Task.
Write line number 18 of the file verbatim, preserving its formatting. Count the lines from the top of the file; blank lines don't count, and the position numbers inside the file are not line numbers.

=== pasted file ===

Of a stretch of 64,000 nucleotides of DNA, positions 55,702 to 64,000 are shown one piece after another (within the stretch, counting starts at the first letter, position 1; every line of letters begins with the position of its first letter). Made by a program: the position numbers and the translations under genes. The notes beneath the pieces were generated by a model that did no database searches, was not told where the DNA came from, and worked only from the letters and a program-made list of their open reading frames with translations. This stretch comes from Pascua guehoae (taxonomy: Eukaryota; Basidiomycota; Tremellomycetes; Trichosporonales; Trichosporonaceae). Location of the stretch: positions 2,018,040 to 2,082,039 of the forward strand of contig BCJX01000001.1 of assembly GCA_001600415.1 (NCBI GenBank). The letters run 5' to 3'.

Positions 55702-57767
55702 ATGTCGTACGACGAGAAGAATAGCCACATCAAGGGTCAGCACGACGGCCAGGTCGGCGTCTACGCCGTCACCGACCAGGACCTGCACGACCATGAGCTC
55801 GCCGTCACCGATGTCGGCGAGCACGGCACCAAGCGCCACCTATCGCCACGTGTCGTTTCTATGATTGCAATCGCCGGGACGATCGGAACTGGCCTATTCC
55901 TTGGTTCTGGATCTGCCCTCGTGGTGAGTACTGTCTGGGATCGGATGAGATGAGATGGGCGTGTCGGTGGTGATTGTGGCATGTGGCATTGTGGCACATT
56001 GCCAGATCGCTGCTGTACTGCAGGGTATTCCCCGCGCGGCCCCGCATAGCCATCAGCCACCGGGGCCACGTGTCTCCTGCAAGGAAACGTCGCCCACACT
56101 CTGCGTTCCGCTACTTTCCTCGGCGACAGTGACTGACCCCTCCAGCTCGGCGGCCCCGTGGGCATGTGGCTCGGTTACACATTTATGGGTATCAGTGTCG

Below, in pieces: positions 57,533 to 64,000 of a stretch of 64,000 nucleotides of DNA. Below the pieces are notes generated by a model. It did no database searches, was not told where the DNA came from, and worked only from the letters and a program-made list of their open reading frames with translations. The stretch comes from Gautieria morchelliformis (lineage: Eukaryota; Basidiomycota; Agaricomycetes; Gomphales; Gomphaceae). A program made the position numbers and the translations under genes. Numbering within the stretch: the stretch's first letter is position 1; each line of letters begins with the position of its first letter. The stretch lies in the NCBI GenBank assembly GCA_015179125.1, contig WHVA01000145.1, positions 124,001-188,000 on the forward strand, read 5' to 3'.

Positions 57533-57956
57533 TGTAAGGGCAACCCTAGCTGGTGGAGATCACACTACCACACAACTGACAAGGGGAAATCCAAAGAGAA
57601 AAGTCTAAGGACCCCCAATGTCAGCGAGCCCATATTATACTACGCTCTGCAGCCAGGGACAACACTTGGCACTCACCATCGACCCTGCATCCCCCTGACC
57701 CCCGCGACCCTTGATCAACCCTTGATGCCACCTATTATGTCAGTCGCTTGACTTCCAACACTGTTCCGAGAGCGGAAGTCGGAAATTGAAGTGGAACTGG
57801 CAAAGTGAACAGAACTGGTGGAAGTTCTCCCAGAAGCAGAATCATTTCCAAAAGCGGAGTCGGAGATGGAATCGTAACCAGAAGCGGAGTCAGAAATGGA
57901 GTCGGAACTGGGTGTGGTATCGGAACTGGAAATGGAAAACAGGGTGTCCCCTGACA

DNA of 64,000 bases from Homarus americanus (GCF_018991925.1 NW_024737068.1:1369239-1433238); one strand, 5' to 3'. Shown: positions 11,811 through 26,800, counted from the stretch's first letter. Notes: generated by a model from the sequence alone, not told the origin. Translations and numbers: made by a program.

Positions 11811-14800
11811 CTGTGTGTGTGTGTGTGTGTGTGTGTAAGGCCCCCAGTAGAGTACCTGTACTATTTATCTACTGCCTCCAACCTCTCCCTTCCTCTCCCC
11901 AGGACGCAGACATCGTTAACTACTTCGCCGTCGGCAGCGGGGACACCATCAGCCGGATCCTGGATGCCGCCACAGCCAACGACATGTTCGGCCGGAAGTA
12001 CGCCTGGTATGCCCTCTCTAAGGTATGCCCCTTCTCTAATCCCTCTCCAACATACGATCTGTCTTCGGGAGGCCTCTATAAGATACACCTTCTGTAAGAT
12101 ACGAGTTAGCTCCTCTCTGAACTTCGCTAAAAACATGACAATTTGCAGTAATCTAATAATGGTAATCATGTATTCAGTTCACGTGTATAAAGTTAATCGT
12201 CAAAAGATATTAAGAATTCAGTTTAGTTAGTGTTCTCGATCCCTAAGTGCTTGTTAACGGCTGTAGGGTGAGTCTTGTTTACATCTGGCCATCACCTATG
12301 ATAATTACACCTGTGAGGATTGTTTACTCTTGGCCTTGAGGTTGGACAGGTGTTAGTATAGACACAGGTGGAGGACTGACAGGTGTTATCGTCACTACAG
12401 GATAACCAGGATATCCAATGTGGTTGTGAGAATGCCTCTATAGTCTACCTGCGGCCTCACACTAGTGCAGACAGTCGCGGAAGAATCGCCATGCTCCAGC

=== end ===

11901 AGGACGCAGACATCGTTAACTACTTCGCCGTCGGCAGCGGGGACACCATCAGCCGGATCCTGGATGCCGCCACAGCCAACGACATGTTCGGCCGGAAGTA